asymmetry1.jpg
RIAC and CSIS Russia and Eurasia Program Report
A Roadmap for U.S.-Russia Relations

Regular reports of Mr. Trump’s team’s confirmed and alleged ties to Russian citizens and official representatives are a tool the US President’s domestic opponents use to discredit him. At the same time, they are projected on the US–Russia interaction. Under such circumstances, counteracting Russia does not serve the goals of some abstract “protection of democratic values” in remote Ukraine or Syria, but is immediately linked to America’s national security and sovereignty (1;2). Accordingly, Moscow loses its psychological advantage stemming from the priority the issues that were the subject of confrontation in 2014–2016 had for Russia and from its readiness to pay greater costs to adhere to its stance.

From public confrontation to quiet diplomacy

Changes in the US perception prompt Russia to adjust its policies toward the US and the US-led Western coalition. Even if Russia’s opponents belief that the sanctions pressure coupled with unfavorable situation will bring about political changes in Russia is mistaken, the hope that Russia’s patience will outlast that of the opponents, that Moscow will be able to wait until the West tires of confrontation is also not coming true (1;2;3). Lesser wherewithal compared to the opponent does not necessarily dictate the need for concessions, but it prompts a state to be more creative.

Given Washington’s greater sensitivity toward Moscow’s action, one of the possible areas for adjusting Russia’s strategy is “lowering the public profile” of its activities. Since the second half of the 2000s, Russia has adhered to a complete opposite approach: when the US ignored its interests, Russia used harsh rhetoric and instrumental confrontation in order to attract the US attention [10]. Such attempts were manifested in Vladimir Putin’s famous Munich speech of 2007, in renewing the flights of strategic aviation in the Western hemisphere, in suspending Russia’s participation in the Treaty on Conventional Armed Forces in Europe, and subsequent similar steps.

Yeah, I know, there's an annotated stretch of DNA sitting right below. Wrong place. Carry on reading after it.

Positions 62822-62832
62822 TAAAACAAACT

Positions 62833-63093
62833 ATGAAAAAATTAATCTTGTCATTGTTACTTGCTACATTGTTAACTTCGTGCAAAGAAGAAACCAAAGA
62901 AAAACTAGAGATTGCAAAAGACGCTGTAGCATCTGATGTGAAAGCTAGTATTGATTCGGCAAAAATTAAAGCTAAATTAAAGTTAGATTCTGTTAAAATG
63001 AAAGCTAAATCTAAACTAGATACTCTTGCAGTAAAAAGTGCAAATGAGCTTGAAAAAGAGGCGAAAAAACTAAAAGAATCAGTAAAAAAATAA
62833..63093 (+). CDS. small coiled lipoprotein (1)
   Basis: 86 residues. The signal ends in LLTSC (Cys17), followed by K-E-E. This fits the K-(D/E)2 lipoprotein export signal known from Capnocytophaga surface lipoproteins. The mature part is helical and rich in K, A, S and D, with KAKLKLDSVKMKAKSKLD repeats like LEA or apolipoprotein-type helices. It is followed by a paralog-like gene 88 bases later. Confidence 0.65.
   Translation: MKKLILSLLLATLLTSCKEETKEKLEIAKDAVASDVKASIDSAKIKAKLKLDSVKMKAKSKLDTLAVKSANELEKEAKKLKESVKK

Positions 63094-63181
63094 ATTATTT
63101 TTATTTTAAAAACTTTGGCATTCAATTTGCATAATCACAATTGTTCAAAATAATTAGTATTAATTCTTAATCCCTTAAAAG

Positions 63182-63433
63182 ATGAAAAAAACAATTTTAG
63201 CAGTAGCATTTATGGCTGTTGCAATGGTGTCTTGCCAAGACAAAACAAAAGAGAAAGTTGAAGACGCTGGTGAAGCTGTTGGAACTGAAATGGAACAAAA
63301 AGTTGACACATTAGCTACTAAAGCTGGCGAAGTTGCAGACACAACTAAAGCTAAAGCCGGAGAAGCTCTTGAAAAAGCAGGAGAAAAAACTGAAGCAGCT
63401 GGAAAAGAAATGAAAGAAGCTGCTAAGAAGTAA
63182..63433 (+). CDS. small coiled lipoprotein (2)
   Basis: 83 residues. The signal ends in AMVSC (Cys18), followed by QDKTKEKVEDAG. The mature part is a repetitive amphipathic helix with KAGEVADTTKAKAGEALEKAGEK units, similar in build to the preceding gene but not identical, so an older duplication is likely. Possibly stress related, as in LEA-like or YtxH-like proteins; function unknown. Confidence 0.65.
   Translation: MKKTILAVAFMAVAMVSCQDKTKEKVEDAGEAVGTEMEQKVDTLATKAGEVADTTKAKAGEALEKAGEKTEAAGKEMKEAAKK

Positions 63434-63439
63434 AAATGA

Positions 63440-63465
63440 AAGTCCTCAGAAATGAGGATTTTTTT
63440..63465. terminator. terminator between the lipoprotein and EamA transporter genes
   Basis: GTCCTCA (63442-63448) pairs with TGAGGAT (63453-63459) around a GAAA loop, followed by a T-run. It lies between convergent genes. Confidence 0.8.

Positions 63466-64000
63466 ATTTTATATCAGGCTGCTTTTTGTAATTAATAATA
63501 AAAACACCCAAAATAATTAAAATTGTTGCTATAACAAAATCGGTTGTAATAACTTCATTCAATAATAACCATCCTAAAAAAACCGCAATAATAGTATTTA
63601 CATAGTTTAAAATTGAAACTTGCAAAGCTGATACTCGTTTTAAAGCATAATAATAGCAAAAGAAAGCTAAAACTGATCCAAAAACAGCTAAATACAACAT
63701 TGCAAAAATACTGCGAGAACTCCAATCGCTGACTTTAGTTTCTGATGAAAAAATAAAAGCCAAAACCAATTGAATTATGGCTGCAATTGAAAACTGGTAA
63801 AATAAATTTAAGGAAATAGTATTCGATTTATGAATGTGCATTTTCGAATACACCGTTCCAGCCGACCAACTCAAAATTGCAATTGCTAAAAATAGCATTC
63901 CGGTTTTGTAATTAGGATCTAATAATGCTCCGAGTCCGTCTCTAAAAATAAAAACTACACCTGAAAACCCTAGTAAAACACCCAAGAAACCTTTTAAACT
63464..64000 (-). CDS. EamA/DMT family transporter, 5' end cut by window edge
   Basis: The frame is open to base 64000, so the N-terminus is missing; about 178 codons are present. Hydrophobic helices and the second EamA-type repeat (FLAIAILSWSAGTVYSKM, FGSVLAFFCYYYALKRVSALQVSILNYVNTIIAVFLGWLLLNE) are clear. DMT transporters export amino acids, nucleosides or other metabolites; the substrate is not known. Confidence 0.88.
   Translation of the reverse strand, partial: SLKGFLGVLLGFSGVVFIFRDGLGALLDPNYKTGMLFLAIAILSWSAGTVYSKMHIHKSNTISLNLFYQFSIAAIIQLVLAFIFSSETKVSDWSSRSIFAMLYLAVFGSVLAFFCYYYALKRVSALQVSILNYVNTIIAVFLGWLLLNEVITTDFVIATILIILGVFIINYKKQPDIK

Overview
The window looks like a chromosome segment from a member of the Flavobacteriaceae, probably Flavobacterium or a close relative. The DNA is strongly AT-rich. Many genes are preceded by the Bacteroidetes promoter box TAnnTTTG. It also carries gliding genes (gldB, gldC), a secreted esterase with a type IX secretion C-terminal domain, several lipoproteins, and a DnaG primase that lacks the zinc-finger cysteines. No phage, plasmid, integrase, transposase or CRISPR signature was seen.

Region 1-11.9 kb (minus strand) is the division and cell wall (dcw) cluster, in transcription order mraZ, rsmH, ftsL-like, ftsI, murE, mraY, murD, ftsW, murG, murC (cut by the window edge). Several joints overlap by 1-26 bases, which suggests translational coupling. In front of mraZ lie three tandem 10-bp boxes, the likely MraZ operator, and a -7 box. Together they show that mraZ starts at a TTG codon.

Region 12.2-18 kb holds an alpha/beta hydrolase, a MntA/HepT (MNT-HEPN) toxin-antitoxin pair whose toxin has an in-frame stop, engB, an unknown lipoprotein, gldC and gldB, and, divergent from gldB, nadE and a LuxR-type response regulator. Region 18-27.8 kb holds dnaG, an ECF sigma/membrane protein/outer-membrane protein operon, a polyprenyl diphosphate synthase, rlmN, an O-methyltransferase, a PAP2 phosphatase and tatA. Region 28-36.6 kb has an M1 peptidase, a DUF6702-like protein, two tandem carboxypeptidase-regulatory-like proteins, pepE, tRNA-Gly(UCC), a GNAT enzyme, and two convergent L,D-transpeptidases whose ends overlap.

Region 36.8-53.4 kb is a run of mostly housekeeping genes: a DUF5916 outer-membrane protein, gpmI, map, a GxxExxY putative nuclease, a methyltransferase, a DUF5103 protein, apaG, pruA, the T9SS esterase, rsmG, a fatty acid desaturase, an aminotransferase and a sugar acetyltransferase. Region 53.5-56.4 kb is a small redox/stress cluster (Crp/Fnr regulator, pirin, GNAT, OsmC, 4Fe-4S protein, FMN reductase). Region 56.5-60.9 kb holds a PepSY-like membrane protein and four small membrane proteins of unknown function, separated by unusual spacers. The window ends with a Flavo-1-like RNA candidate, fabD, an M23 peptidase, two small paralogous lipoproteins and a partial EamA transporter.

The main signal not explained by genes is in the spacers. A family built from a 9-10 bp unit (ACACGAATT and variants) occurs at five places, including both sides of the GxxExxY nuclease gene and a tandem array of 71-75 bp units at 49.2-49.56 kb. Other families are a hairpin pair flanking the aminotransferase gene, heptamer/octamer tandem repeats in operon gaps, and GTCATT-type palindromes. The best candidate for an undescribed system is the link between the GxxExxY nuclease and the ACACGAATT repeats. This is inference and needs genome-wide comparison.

The past decade witnessed the formation of Russia’s recognizable style of dealing with the West founded on the proclivity for stark foreign political statements prompting extensive public reaction. To service this signaling system, a powerful information assistance machine was established. As a result, Moscow has restored its reputation (among part of the Western audience as well) as a powerful actor on the international arena capable of standing up to “the only superpower.”

Such recognition should not overshadow the initial purpose of the steps taken: to force Western partners to negotiate and to take Moscow’s stance into account when carrying out their policies. The purpose was not achieved, and when the Russian threat to the US security is overestimated, continuing the practice of demonstrative foreign political steps promises more oil thrown on the fire.

In such a context, the most justified steps are taking the heat out of the public rhetoric (both in the official channels and in the Russian media that broadcast internationally) and out of Russia’s public presence in the American information space, a less sensitive reaction to the regular provocations from the US and its allies (such as extending the sanctions to new groups of individuals and legal entities). Care in contacts with US representatives and in the media coverage of such contacts would allow reducing grounds for US media’s speculations that contribute to whipping up the anti-Russian hysteria.